2020 taxes: More changes and opportunities

By Teri Kaye, CPA

As individual income tax preparation kicks off, new laws are causing confusion and adding complexity — all while trying to provide economic relief.

Economic Impact Payments (known as stimulus checks) received in 2020 and/or 2021 are not taxable income.

But federal and state unemployment compensation is taxable. Form 1099-G will show the unemployment compensation you received and need to pay tax on.

Most taxpayers take the standard deduction. For 2020 and 2021, you can deduct cash donations to qualified charities up to $300 in 2020 even if you don’t itemize. Teachers can deduct up to $250 for COVID-19-related supplies and other qualifying expenses.

If you itemize, you may have more medical expenses than you realize. Medical expenses are deductible to the extent they exceed 7.5% of your adjusted gross income. If caring for family members in your home, they may be your “medical dependent” and you can deduct medical expenses incurred for them. A medical dependent is someone for whom you provide over 50% of their support. You may also qualify for the dependent care credit.

For those who itemize, mortgage insurance premium deductions are extended by one year and the limit on cash contributions to charities was increased to 100% of the individual’s adjusted gross income in 2020 and 2021.

For “gig” economy or self-employed workers, report your income and expenses on Schedule C of Form 1040. Net income will be taxable to you regardless of whether you withdraw cash from the business. Business expenses will be deductible against gross income and not as itemized deductions.

If your business generated qualified business income, you may be eligible for the 20% pass-through deduction. If you worked from a home office or stored inventory in your home, you may be entitled to deduct certain home maintenance costs. Consider establishing a qualified retirement plan. Plans such as a simplified employee pension (SEP), solo 401(k) and “savings incentive match plan for employees,” (SIMPLE) allow contributions to be deductible and considered income only when money is withdrawn. . Even without establishing a retirement plan, you may still contribute to an IRA.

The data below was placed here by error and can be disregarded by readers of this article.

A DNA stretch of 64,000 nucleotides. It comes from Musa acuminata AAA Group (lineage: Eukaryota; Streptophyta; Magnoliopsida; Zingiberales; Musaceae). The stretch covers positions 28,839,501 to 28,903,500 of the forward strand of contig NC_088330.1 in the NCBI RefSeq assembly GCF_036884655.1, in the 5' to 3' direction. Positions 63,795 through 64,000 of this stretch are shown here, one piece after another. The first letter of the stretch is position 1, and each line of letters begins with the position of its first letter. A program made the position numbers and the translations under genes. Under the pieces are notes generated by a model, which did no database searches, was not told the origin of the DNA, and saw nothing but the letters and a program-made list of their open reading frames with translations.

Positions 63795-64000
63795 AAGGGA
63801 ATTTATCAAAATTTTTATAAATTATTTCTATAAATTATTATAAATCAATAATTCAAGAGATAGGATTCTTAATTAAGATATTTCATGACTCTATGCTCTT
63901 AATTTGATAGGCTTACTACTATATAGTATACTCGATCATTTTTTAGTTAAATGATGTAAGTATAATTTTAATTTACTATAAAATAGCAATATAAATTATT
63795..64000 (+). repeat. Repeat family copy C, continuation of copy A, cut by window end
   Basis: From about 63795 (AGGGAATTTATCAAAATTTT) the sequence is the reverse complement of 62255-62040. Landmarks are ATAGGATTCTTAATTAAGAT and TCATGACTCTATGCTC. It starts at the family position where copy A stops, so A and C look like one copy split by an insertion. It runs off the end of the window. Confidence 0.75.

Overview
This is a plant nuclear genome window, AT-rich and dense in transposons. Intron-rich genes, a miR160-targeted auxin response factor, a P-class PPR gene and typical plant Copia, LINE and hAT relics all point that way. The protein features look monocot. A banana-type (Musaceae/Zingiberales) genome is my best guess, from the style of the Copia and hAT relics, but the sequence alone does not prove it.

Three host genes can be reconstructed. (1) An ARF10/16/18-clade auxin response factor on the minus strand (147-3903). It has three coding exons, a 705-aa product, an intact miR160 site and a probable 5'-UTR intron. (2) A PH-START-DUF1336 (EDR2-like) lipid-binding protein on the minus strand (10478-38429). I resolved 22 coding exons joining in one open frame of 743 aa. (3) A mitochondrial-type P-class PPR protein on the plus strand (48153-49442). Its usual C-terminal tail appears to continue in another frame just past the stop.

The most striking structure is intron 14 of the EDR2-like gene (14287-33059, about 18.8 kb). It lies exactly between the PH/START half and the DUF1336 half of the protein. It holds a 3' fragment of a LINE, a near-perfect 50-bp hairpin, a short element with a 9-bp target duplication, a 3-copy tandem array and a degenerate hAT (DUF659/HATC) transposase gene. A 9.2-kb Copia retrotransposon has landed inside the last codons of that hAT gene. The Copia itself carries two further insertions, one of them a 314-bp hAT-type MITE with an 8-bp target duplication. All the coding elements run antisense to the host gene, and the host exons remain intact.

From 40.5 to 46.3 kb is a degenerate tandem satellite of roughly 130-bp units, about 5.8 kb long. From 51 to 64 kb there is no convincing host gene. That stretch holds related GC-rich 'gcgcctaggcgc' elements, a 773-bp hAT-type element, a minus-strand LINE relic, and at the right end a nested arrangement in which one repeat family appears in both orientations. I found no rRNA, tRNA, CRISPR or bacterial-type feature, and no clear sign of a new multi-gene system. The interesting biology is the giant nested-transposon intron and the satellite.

For 2020, you’ll pay self-employment tax at 15.3% on net earnings up to $137,700, and Medicare tax at 2.9% on the excess. This is in addition to income tax, but half of it can be deducted. Health insurance premiums for you and your family may be 100% deductible. Expenses for insurance, automobile, travel, meals, home office and others are subject to special recordkeeping requirements or limitations.

Distributions from your retirement plan may not be taxable and you may not owe penalties for early withdrawal if it was a “qualified disaster distribution” up to $100,000 from an eligible plan.

For taxpaying parents, you are eligible for a refundable credit if your child tax credit (CTC) exceeds your tax liability. To determine the amount, you can substitute the earned income from 2019 instead of 2020.

Tax law is more complicated than ever. Be sure to consult your tax advisor.

Teri Kaye, CPA with Daszkal BoltonTeri Kaye is the tax services leader/partner-in-charge of Daszkal Bolton’s Fort Lauderdale Office where she specializes in holistic tax planning and compliance. Daszkal Bolton was founded in 1992 in Boca Raton by Michael Daszkal and Jeff Bolton. Visit dbllp.com or email Teri Kaye [email protected].

To learn more about our services at Daszkal Bolton, simply fill out our contact form, or call (561) 367-1040.

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